The Implications of Water Pollution

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The Consequences of Water Pollution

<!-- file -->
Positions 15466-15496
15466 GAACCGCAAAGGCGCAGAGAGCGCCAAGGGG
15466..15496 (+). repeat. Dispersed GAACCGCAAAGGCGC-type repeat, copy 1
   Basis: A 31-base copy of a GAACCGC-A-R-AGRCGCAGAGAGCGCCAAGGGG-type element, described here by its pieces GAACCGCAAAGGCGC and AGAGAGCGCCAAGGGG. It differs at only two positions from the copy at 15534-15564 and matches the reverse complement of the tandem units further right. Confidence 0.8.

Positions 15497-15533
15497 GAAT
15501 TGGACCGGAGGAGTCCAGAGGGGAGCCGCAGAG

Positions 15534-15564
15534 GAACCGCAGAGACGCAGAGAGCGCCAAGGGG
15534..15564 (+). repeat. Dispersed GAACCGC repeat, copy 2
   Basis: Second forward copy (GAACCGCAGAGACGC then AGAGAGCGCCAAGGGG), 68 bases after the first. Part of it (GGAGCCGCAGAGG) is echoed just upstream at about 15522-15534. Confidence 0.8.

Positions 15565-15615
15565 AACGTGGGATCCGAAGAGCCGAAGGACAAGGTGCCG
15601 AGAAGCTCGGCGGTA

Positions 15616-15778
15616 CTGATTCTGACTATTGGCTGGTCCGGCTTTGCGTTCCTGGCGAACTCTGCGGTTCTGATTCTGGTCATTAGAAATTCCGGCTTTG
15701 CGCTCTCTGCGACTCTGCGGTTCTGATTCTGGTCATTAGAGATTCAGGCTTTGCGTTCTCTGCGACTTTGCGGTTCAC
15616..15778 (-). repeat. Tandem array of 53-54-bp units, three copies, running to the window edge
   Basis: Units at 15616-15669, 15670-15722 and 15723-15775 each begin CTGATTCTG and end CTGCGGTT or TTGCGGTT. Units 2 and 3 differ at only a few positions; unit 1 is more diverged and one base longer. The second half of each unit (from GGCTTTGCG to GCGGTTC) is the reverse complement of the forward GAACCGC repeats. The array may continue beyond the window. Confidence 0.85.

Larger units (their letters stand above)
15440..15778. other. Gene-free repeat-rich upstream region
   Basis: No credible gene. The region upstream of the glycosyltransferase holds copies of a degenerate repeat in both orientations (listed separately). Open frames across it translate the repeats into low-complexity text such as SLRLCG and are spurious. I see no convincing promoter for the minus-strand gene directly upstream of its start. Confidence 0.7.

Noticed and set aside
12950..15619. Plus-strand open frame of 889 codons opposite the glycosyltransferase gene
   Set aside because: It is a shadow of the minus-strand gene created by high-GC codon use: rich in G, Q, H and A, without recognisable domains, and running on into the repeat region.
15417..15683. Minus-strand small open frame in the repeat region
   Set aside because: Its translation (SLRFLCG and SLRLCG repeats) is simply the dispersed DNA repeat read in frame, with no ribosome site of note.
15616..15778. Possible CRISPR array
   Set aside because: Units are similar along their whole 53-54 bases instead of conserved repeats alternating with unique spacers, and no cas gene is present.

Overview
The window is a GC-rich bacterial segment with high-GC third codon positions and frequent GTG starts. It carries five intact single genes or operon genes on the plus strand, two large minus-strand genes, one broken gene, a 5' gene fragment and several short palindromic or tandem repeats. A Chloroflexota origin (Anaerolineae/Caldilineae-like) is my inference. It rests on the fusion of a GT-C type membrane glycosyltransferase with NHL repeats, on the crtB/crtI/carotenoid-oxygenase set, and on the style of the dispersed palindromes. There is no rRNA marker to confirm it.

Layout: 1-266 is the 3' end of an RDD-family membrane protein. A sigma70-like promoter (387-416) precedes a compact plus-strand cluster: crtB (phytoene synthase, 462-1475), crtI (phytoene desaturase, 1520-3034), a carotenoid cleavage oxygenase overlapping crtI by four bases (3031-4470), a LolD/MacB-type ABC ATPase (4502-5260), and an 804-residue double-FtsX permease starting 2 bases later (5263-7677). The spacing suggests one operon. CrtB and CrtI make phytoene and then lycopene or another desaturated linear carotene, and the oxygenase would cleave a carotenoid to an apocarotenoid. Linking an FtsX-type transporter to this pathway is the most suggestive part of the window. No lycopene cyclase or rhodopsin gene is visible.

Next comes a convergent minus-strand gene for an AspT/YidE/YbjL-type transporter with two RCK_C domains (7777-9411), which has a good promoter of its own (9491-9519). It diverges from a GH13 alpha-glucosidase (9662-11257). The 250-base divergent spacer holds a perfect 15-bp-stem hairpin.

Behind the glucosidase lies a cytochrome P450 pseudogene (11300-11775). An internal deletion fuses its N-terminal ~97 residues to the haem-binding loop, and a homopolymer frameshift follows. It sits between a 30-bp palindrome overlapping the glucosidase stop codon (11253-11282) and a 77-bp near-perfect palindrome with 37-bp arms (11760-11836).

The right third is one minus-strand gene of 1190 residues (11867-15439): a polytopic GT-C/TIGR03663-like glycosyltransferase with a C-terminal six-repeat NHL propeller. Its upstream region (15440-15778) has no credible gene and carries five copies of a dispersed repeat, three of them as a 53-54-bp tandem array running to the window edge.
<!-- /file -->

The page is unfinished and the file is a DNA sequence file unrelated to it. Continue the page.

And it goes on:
Annually, 90 million people add to the current population of 6.5 billion. At this rate the global population will reach approximately 8.5 billion by 2025 (http://dieoff.org/page120.htm). As the global population grows exponentially, so does the demand for natural resources. Of all these natural resources, water, is the most vital for survival and expansion. Human's dependency on water will never go away, making it a key part to any civilizations future. It is used daily for purposes such as: drinking, washing, bathing, sustaining agriculture, acquiring energy, and transporting goods. All of which help sustain a society's stability. In Jared Diamond's book, Collapse, he reveals similarities and differences in past failed societies and determines that societies that have failed or will fail, do so because of a combination of factors. These factors include environmental damage, climate change, hostile neighbors, friendly trade partners, and primarily, how the societies respond to their problems (Diamond p.11). Applying water pollution, to Diamond's proposed, "five-point framework," explains that water pollution's implications contribute directly and indirectly to a possible collapse of society. By combining a historical perspective with scientific advances, Diamond's five-point framework strongly supports his claim that society's ignorance and disregard for the environment could lead to their collapse. Thus, to fully understand how water pollution could contribute to a possible collapse, a deeper explanation of Diamond's five-point framework is required. "The first set of factors involves damage that people inadvertently inflict on their environment. The extent and reversibility of that damage depend partly on properties of people, and partly on properties of the environment (Diamond p.11)." Basically Diamond shows that excessive consummation and pollution of environmental resources has proven to contribute to the downfall of societies in the past. Societies undermine themselves by destroying their environments too quickly for it to recover. For example, constantly growing crops on soil unfit to support the crop will eventually result in soil degradation, or the loss of equilibrium of a stable soil, because it can not replenish the right amount of the necessary nutrients. Crops that are not native to the land, will throw off the formation of the soil, making it useless for any vegetation. Diamond's second consideration is climate change. Climates may become hotter or colder, wetter or drier either from natural forces or by global warming. "In many historical cases, a society that was depleting its environmental resources could absorb the losses as long as the climate was benign, but was then driven over the brink of collapse when the climate became drier, colder, hotter, wetter, or more variable (Diamond p.13)." Societies tend to increase production and population when times are good, causing them to become accustomed to their ingrained habits. They consistently damage their environment, however do not notice any negative changes because the climate can replenish the resources. When these good times end and the climate turns for the worse, the society cannot sustain the population it once could. The society's environmental impact coincides with climate changes, which together has shown to be a possible cause for a society's collapse (Diamond, p13). The processes through which past societies have undermined themselves by damaging their environments fall into twelve categories: deforestation and habitat destruction, soil problems, water management problems, over hunting, over fishing, effects of introduced species on native species, human population growth, increased per capita impact of people, human caused climate change, buildup of toxic chemicals in the environment, energy shortages, and full human utilization of the Earth's photosynthetic capacity. (Diamond, p.6-7)....
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